Covent Garden is one of the top shopping and entertainment areas in London. Filled with exquisite restaurants and big fashion labels, it has become a popular venue for tourists to visit. It is also the home for the Royal Opera House and the London Transport Museum.
Its history can be traced back to the reign of King John where the monks of the Convent of St. Peter maintained 40 acres of land in the then Middlesex countryside, for their daily food supplies. It then became the primary source of food for London to be maintained over the next few centuries by a succession of leaseholders under contract to the Abbot of Westminster.
During the 17th century it was redeveloped by Italian architect, Inigo Jones, to which there is currently a restaurant which bears his name. After the Great Fire on London had destroyed other markets, its strategic importance increased and exotic crops from all over the world were brought up the Thames to be sold here. The main covered square then became known as the 'long acre', surrounded by architecture which could otherwise be found in Rome or Florence.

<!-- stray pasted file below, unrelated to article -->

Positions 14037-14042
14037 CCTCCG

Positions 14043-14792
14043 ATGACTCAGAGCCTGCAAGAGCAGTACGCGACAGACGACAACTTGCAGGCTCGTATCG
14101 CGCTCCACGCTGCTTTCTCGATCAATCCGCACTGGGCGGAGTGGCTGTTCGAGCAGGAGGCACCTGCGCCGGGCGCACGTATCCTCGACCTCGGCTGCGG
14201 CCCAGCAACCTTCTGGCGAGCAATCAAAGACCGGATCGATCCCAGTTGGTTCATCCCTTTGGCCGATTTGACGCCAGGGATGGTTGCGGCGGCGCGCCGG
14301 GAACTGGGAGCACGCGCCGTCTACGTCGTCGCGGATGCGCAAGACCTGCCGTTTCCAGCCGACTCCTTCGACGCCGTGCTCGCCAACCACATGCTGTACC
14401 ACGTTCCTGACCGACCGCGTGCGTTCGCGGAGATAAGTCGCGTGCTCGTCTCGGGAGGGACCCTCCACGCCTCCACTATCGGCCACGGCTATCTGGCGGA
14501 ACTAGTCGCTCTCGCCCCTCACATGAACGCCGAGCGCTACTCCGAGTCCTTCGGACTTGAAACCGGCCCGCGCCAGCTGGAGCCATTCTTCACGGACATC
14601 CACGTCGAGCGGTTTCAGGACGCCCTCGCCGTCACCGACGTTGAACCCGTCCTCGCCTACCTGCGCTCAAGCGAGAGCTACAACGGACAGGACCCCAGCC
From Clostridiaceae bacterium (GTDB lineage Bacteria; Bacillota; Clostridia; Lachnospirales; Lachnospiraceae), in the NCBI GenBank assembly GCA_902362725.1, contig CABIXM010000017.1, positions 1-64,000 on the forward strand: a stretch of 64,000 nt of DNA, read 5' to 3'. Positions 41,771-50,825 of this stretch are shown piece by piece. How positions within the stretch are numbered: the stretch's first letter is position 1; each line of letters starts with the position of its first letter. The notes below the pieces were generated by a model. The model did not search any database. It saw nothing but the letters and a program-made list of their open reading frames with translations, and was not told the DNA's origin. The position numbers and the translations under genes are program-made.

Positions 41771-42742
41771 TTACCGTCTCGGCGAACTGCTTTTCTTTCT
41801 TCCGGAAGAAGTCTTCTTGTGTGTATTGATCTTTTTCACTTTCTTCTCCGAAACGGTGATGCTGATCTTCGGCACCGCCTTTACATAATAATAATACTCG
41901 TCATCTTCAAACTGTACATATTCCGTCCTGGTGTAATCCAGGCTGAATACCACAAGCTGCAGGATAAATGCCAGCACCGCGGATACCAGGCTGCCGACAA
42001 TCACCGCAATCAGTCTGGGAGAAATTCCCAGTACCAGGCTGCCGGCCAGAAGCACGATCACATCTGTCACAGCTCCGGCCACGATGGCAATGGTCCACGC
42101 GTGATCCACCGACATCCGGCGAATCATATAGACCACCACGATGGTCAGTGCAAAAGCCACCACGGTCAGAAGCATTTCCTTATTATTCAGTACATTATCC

Samuel Pepys recorded one of the first Punch and Judy shows to be performed there in 1662.
Right up to the 1960s, Covent Garden was the main fruit and vegetable market for London where grocers and caterers arrived at the crack of dawn to purchase their daily stock. Unfortunately it became a victim to increasing traffic congestion and the market was forced to move to its current site in Nine Elms, Vauxhall.
After a public outcry at the future of the site, the Home Secretary stepped in to give the Italian piazza-style buildings a listed status to save them from demolition.